Before you get in the water this summer, remember there’s a lot going on under the sea we don’t yet know about.
1. “Immortal” jellyfish
Could this tiny jelly hold the secret to curing ᴄ.ᴀ.ɴ.ᴄ.ᴇʀ? Smaller than a pinky nail, this sea creature has the Benjamin Button-like ability to revert back to a polyp stage when ᴛʜʀᴇᴀᴛened with sᴛᴀʀᴠation or ɪɴᴊᴜʀy, earning it the nickname “immortal jellyfish” for how it outsmarts ᴅ.ᴇ.ᴀᴛ.ʜ. Although the species had been known about for a hundred years, it wasn’t until the 1990s that this incredible phenomenon was discovered. Scientists still are unsure exactly how its cells are able to regress and regrow, but the immortal jellyfish could hold promise for fighting ᴅɪsᴇᴀsᴇs like ᴄ.ᴀ.ɴ.ᴄ.ᴇʀ in humans.
2. Blue whales
These mysterious giants of the sea are the largest animal to live on Earth—ever. But partially due to the whaling trade ʜᴜɴᴛing them nearly to ᴇxᴛɪɴᴄᴛion, plus their slow reproduction, there just aren’t many of them out there to study. As a result little is known about these elusive creatures, including how long they live, when they reach s. ᴇ.xual ᴍ.ᴀ.ᴛurity, or the specifics of their reproduction. The animals’ shyness also makes them hard to observe. In 2017, a video of never-before-seen blue whale behavior off Sri Lanka caused controversy among experts as to whether or not the rolling and racing caught on camera was a ᴍ.ᴀ.ᴛing ritual. The researchers plan to return to see if they can learn more.
3. Giant oarfish
Could these be the sea monsters of yore? This snake-like creature is the longest bony fish on Earth, and can grow up to 56 feet and weigh 600 pounds. But because they live at depths around 3,300 feet, not much is known about the rarely-seen-alive creature. Two ᴅ ᴇ.ᴀ.ᴅ oarfish were found on California shores in 2013, prompting scientists to wonder if ᴏᴍɪɴᴏᴜs forces were at work to beach the normally deep-sea animals, as they have been rumored to wash up before ᴇᴀʀᴛʜǫᴜᴀᴋᴇs. But instead the incident turned out to be a boon for scientists to be able to study the specimens—since they don’t even know how many species of the fish exist, DNA samples could help researchers figure that out.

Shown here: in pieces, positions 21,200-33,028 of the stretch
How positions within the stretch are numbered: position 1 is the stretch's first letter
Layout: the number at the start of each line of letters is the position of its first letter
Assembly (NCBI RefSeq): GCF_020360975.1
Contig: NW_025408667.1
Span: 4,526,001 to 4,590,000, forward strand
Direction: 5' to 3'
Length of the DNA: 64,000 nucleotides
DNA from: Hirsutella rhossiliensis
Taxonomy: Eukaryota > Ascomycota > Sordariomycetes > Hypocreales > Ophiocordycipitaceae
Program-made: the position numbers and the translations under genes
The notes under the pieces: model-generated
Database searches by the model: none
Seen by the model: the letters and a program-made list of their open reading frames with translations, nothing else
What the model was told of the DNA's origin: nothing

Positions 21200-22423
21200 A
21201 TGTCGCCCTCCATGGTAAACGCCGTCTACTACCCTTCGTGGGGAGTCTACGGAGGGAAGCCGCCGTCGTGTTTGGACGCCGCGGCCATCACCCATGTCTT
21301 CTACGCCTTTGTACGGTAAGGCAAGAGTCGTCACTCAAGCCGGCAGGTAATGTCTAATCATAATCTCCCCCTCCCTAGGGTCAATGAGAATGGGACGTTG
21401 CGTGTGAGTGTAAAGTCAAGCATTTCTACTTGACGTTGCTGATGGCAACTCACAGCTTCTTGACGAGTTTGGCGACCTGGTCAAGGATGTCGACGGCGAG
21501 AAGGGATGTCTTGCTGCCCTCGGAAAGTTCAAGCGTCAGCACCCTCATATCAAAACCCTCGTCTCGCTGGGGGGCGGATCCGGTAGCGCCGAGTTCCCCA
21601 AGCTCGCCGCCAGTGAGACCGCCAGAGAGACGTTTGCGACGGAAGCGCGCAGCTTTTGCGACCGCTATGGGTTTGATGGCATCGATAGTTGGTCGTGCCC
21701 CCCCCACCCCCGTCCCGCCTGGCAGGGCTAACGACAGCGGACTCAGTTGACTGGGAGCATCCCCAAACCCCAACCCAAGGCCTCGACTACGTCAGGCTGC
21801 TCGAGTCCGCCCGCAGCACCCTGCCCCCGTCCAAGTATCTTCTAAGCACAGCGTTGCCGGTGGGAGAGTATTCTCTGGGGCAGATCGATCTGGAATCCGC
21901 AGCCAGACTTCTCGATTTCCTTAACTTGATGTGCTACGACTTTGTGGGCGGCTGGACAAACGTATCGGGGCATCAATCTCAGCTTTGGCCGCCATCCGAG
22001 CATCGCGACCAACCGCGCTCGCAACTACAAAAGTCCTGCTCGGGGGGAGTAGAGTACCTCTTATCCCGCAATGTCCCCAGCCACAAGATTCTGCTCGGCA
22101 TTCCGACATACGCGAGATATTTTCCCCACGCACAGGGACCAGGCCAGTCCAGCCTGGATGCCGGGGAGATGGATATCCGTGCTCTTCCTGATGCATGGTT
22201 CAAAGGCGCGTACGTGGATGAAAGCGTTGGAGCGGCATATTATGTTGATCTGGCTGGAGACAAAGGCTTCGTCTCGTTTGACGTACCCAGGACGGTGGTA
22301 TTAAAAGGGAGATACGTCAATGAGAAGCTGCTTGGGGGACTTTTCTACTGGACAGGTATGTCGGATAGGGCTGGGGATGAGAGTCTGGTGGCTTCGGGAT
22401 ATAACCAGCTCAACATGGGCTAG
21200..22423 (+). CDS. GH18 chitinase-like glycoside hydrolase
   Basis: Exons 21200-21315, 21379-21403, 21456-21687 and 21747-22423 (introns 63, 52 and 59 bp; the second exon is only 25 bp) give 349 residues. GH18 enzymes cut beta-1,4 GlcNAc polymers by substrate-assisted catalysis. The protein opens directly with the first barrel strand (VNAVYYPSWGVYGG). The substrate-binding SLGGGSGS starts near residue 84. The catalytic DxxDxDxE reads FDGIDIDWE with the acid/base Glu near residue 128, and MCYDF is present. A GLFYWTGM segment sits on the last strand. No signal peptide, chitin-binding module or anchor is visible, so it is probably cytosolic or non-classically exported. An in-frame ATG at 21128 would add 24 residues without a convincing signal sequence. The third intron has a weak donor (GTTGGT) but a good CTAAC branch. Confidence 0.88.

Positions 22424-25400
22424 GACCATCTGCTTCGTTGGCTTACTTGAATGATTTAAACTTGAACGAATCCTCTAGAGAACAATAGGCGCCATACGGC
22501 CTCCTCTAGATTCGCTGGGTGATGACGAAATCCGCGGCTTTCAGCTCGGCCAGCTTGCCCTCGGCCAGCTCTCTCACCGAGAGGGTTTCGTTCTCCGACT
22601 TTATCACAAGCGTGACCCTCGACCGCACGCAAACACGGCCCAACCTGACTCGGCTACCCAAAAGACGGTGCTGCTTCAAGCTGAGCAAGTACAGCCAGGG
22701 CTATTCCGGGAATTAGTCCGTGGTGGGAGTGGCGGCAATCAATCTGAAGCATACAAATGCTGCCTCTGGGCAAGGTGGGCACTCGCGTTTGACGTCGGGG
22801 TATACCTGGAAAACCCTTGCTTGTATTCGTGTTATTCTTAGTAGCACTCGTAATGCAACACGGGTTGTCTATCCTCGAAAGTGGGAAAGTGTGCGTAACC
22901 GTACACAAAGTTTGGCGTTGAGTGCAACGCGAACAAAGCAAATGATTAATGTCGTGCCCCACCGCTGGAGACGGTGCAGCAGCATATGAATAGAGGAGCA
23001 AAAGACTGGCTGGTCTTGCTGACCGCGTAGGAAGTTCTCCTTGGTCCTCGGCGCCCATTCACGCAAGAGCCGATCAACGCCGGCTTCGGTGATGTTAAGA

4. Purple orb
In 2016, researchers from Ocean Exploration Trust (founded by oceanographer and Titanic discoverer Robert Ballard) aboard the Exploration Vessel Nautilus found a strange purple blob on the ocean floor off California. Stumped as to what it could be, the scientists joked about it being a spider egg sac or a “tiny momma octopus,” and nicknamed it Blobus purpilis before ʙᴀᴛᴛʟing with a crab to retrieve the specimen. It looks kind of like a strange and mesmerizing jellyfish. Research is ongoing as to what the orb is, but it’s hypothesized to be a new species of velutinids, a type of snails.
5. The Abyss’s New Species
We’re not talking about James Cameron’s 1989 movie about researchers who find a deep-sea civilization—but scientists are traveling to the real-life abyss, the area between 13,000 and 20,000 feet under the surface, to discover new marine life. A recent expedition near Australia located hundreds of new species, as well as little-known creatures like the “faceless fish” that hasn’t been seen here since 1873. Other rare specimens the scientists collected include the spiny king crab, the monkey brittle star, the smooth-head Blobfish (yes, that’s its real name), and the deep-sea lizard fish. Who knows what else is down there? We sure don’t—and we don’t know the explanations for these unsolved mysteries about planet Earth, either.